Self-assessments encourage students to reflect on their growing skills and knowledge, learning goals and processes, products of their learning, and progress in the course. Student self-assessment can take many forms, from low-stakes check-ins on their understanding of the day’s lecture content to self-assessment and self-evaluation of their performance on major projects. Student self-assessment is also an important practice in courses that use alternative grading approaches. While the foci and mechanisms of self-assessment vary widely, at their core the purpose of all self-assessment is to “generate feedback that promotes learning and improvements in performance” (Andrade, 2019). Fostering students’ self-assessment skills can also help them develop an array of transferable lifelong learning skills, including:

  • Metacognition: Thinking about one’s own thinking. Metacognitive skills allow learners to “monitor, plan, and control their mental processing and accurately judge how well they’ve learned something” (McGuire & McGuire 2015).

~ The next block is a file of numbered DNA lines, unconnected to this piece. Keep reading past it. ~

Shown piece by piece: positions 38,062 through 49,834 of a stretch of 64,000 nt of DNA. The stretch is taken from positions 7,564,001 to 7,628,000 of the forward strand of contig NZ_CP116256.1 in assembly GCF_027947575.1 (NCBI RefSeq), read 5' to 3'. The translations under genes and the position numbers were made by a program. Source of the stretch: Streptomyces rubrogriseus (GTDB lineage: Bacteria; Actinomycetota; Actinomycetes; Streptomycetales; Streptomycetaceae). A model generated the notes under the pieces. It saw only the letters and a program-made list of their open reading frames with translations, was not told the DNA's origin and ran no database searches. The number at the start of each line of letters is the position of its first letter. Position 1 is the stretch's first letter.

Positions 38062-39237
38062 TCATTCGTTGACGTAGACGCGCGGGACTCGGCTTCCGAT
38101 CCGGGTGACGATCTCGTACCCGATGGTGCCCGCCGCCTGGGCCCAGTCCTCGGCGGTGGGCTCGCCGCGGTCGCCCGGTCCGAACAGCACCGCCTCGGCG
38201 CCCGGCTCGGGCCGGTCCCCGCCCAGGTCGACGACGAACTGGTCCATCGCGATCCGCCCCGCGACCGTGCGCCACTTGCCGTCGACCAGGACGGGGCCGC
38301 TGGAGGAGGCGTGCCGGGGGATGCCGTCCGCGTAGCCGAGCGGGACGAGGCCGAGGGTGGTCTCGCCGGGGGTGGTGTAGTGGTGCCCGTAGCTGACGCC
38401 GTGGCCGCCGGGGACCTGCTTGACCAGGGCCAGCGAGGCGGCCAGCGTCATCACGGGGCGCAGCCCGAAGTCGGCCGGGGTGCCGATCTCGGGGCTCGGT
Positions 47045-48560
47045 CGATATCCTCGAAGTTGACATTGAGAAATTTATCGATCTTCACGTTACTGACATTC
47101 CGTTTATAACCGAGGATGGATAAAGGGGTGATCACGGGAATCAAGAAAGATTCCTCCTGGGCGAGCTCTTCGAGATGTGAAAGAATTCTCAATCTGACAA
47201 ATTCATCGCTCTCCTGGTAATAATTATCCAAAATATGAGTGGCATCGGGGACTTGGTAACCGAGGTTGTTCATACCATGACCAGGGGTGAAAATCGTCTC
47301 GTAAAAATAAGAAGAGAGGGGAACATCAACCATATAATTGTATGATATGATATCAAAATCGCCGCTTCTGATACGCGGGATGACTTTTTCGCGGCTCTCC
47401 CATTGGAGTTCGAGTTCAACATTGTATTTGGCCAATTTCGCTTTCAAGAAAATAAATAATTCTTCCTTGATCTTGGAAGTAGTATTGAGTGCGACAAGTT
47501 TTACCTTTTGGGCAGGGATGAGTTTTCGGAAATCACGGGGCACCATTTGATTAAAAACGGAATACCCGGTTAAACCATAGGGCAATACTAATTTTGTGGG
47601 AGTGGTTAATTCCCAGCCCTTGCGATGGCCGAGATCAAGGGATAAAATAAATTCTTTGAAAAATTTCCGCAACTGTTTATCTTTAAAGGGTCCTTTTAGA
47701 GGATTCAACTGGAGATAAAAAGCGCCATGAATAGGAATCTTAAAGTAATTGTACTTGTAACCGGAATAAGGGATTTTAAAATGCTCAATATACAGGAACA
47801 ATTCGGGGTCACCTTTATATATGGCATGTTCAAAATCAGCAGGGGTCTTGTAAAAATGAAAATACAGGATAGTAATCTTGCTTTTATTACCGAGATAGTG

• Critical thinking: Carefully reasoning about the evidence and strength of evidence presented in support of a claim or argument.
  • Reflective thinking: Examining or questioning one’s own assumptions, positionality, basis of your beliefs, growth, etc.
  • Self-regulated learning: Setting goals, checking in on one’s own progress, reflecting on what learning or study strategies are working well or not so well, being intentional about where/when/how one studies, etc.